Roosevelt, Muir, Clio and Me: A Novel of Loss and Discovery by David Matthew Wilcox
Excerpt from Chapter Seven – “At Gettysburg: Vision Place of the Soul”:
The road opening onto the Gettysburg National Battlefield began almost
at the center of the old town. It was lined with souvenir shops, a wax
museum, motels and restaurants. But once on hallowed ground, it seemed as
though all the distractive signs of American free enterprise abruptly ended and the
focus of the morning’s journey became clear. Lying before them was a portion of
a twenty-five square mile battlefield, the site that marked the turning point in the
costliest, deadliest war in American history. Winston thought about the details.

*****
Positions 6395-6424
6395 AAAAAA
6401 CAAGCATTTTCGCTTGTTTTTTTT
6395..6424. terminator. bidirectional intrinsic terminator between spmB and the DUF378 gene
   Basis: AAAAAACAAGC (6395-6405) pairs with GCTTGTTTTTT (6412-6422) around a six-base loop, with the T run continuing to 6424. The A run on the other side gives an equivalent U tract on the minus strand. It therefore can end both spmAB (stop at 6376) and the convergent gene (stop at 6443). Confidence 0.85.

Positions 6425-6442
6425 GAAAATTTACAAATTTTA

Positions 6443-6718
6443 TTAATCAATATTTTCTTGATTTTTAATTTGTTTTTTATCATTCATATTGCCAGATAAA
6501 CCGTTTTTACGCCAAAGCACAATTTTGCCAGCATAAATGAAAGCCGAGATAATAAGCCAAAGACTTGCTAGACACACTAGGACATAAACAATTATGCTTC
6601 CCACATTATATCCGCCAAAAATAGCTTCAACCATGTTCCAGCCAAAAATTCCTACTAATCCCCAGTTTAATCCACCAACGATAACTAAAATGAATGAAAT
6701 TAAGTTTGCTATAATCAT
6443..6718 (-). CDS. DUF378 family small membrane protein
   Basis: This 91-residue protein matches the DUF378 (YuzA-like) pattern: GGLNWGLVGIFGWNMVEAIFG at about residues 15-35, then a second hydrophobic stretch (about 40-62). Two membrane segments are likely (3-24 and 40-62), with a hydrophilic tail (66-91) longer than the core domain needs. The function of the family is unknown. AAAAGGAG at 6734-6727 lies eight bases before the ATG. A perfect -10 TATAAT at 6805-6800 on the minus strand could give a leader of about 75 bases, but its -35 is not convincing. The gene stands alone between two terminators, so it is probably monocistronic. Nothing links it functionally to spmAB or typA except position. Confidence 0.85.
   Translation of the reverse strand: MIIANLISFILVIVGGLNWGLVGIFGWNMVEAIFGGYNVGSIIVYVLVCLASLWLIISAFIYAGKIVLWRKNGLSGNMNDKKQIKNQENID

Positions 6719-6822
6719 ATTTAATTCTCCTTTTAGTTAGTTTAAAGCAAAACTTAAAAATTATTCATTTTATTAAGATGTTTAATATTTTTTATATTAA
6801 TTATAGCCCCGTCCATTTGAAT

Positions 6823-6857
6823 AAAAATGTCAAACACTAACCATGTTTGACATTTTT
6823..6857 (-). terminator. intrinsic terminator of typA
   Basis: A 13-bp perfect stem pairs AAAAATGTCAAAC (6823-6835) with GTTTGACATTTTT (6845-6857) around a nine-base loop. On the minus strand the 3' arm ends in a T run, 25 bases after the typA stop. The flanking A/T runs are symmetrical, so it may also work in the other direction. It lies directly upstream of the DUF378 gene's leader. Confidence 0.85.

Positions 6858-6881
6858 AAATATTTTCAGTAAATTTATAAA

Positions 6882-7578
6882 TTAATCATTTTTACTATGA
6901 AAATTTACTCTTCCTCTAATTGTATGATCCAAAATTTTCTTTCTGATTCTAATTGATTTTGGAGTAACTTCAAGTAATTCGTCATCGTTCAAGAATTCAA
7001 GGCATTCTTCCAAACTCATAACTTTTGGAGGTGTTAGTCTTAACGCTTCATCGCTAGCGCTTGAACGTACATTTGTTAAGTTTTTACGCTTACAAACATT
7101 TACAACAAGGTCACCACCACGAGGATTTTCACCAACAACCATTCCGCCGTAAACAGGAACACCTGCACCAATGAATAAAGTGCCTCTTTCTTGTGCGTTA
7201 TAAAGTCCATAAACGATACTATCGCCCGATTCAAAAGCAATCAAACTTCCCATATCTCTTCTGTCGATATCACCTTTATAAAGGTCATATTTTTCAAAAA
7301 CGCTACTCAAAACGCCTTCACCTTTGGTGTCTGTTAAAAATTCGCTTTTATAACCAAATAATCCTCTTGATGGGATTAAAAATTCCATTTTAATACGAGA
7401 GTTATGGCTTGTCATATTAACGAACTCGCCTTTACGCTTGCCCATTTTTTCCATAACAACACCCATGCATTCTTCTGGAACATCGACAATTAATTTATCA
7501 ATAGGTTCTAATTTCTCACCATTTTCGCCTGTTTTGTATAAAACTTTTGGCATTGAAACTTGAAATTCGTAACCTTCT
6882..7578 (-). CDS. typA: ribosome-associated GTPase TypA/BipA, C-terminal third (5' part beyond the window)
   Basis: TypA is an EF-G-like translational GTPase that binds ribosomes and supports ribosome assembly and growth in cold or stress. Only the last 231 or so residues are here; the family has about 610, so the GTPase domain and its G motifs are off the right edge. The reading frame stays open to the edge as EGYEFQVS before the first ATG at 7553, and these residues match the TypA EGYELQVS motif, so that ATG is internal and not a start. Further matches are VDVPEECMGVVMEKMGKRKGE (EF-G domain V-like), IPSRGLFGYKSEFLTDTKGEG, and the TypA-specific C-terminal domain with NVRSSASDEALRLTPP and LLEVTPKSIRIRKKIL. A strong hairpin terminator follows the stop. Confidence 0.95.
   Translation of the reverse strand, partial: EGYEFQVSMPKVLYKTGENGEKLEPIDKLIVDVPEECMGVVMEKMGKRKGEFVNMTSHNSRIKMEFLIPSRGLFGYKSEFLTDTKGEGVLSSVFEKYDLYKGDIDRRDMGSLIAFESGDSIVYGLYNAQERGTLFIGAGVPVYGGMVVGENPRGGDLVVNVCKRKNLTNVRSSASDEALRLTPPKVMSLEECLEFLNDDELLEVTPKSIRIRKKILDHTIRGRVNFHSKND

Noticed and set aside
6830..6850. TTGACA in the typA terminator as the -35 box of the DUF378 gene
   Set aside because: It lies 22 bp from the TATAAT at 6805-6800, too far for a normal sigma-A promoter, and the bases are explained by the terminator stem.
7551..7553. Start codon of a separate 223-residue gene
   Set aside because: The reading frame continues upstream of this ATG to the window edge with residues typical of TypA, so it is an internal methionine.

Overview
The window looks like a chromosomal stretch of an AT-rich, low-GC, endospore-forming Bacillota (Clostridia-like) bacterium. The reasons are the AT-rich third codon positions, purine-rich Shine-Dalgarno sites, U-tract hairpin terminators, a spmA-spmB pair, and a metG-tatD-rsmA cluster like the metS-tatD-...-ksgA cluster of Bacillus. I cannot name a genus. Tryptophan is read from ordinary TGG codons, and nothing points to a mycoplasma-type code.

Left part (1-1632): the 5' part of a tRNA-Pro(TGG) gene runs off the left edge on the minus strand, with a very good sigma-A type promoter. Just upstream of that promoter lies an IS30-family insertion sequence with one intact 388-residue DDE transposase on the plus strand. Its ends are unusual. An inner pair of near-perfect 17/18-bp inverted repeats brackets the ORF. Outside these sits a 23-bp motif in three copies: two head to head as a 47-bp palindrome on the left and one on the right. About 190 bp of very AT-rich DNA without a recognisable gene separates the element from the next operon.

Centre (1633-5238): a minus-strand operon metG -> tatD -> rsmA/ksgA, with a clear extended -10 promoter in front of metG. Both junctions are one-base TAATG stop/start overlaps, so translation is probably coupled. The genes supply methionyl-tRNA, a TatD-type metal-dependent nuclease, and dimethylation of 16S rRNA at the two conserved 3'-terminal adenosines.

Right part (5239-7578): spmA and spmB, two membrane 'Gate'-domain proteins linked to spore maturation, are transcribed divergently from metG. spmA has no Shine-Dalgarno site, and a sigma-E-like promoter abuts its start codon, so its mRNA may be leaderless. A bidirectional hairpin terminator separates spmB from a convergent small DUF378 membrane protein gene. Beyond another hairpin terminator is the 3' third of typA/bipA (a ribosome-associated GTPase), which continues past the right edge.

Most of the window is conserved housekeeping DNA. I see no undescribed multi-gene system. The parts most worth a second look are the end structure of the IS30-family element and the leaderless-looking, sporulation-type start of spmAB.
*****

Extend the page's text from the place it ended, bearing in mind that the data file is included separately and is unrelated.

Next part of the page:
From purely a human perspective, over 7,000 men were killed at Gettysburg,
33,000 were wounded and nearly 11,000 went missing. But hundreds of dead
horses, cows and oxen also dotted the battlefield after its three days of fighting,
adding to the stench of death. And as a quirk of fate, the casualty lists also
included a Miss Jennie Wade, a twenty-year-old woman who was kneading bread
in the kitchen of her mother’s home when a bullet passed through the door and
into her back. The young woman died instantly.